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Thrips can wreak havoc on your plants

Just over a week ago, we hosted – alongside Manna soup kitchen – the 14th annual Tour de Farms. The tour was a leisurely bike ride through the neighborhoods of Durango, where we visited a school garden, a couple of backyard gardens and the Manna Garden in a span of about 3 miles. Fortunately, no one bonked, no one walked away with a yellow jersey (although everyone did ride away with a new T-shirt!), and there were no accusations of blood doping or illegal drafting.

But many of us rode away with new ideas on how to use containers for growing tomatoes; that watermelons are possible in our short season; and that my full Lycra riding suit may have been a bit overkill (just kidding – flip-flops and a Hawaiian shirt for me). It is also easy to forget, as we cruise by in our vehicles focusing on the road ahead, how many impressive landscapes there are scattered around town. I saw more front yards converted to edibles and xeric plants; more trees that are appropriate for our smaller urban lots; some amazing yard art; and even a couple of fairy gardens, which make everyone smile.

Unfortunately, I also saw the effects of one of our biggest home garden pests: thrips. If you have a fast-growing vine, like Virginia creeper or grapes, there is a good chance that you have seen increased damage caused by thrips over the past couple of years. They are a piercing-sucking insect, so every time they penetrate the leaf surface to reach the tasty “sap,” they create a point of injury. Do that a thousand times on each leaf, or leaflet, and you will start to see the plant go from green, to yellow, to brown, to crispy.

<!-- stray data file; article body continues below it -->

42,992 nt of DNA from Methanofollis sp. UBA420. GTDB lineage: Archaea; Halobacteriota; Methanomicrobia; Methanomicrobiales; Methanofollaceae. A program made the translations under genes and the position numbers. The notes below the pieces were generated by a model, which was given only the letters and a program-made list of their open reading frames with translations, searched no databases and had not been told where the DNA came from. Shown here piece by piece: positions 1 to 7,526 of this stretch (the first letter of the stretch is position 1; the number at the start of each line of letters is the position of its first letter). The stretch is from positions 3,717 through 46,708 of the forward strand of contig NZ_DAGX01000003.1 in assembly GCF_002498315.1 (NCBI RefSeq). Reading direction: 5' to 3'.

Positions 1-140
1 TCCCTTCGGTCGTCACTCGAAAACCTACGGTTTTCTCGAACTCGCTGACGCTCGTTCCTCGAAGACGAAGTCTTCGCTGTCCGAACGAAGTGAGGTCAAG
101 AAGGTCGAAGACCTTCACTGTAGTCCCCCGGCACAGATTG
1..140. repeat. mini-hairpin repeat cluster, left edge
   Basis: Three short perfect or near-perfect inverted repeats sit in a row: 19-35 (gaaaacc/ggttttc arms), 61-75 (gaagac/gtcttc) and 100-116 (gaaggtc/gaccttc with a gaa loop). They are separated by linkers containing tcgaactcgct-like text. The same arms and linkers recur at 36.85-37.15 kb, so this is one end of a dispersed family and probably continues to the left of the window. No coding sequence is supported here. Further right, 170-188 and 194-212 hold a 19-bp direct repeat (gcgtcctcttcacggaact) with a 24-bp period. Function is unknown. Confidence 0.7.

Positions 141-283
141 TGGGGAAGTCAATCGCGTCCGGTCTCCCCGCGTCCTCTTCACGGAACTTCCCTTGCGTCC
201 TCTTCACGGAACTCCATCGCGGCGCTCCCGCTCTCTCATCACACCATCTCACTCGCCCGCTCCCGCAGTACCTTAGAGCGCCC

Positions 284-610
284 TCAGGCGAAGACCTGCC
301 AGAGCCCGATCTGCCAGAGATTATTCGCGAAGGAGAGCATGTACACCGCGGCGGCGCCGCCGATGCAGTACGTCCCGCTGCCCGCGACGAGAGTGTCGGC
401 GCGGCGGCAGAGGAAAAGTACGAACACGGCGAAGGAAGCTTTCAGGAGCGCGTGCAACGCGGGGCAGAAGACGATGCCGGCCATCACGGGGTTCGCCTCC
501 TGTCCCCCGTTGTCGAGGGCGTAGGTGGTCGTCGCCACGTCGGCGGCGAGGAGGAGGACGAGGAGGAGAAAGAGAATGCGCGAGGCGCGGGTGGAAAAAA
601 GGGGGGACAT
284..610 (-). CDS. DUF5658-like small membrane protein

At this point in the year, there isn’t much you can do. However, you can make sure you rake up all leaf matter in the fall and don’t compost it, and if you have the issue on Virginia creeper, you can cut the whole thing back to 6 to 12 inches when it is dormant and start fresh next year. That is what I do, and knock on wood, I haven’t had a bad thrips problem and I get 20 to 30 feet of growth every year.

Next year if you see thrips, or the signs of thrips damage, try spinosad, a low-toxicity insecticide that is derived from a soil bacterium, and horticultural oil mixed together and sprayed on the leaves. According to the University of California-Davis, spinosad lasts one week or more and moves short distances into sprayed tissue to reach thrips feeding in protected plant parts. Spinosad can be toxic to certain natural enemies (e.g., predatory mites, syrphid fly larvae) and bees when sprayed and for about one day afterward, so do not apply spinosad to plants that are flowering.

Oh, and I almost forgot – my new installment at the end of random columns that I write: Plant of the month. For September, it is moon carrot (Sesli gummiferum). I love it. I was lucky enough to walk the Durango Public Library gardens last week with CSU Extension’s regional entomologist and she counted more than 25 different species of pollinators on one plant. It is a biennial, so don’t expect much in the way of flowers the first year, but once it gets established, it becomes a prolific bloomer throughout the summer months.

Darrin Parmenter is the director and horticulture agent of the La Plata County Extension Office. Reach him at darrin.parmenter@co.laplata.co.us or 382-6464.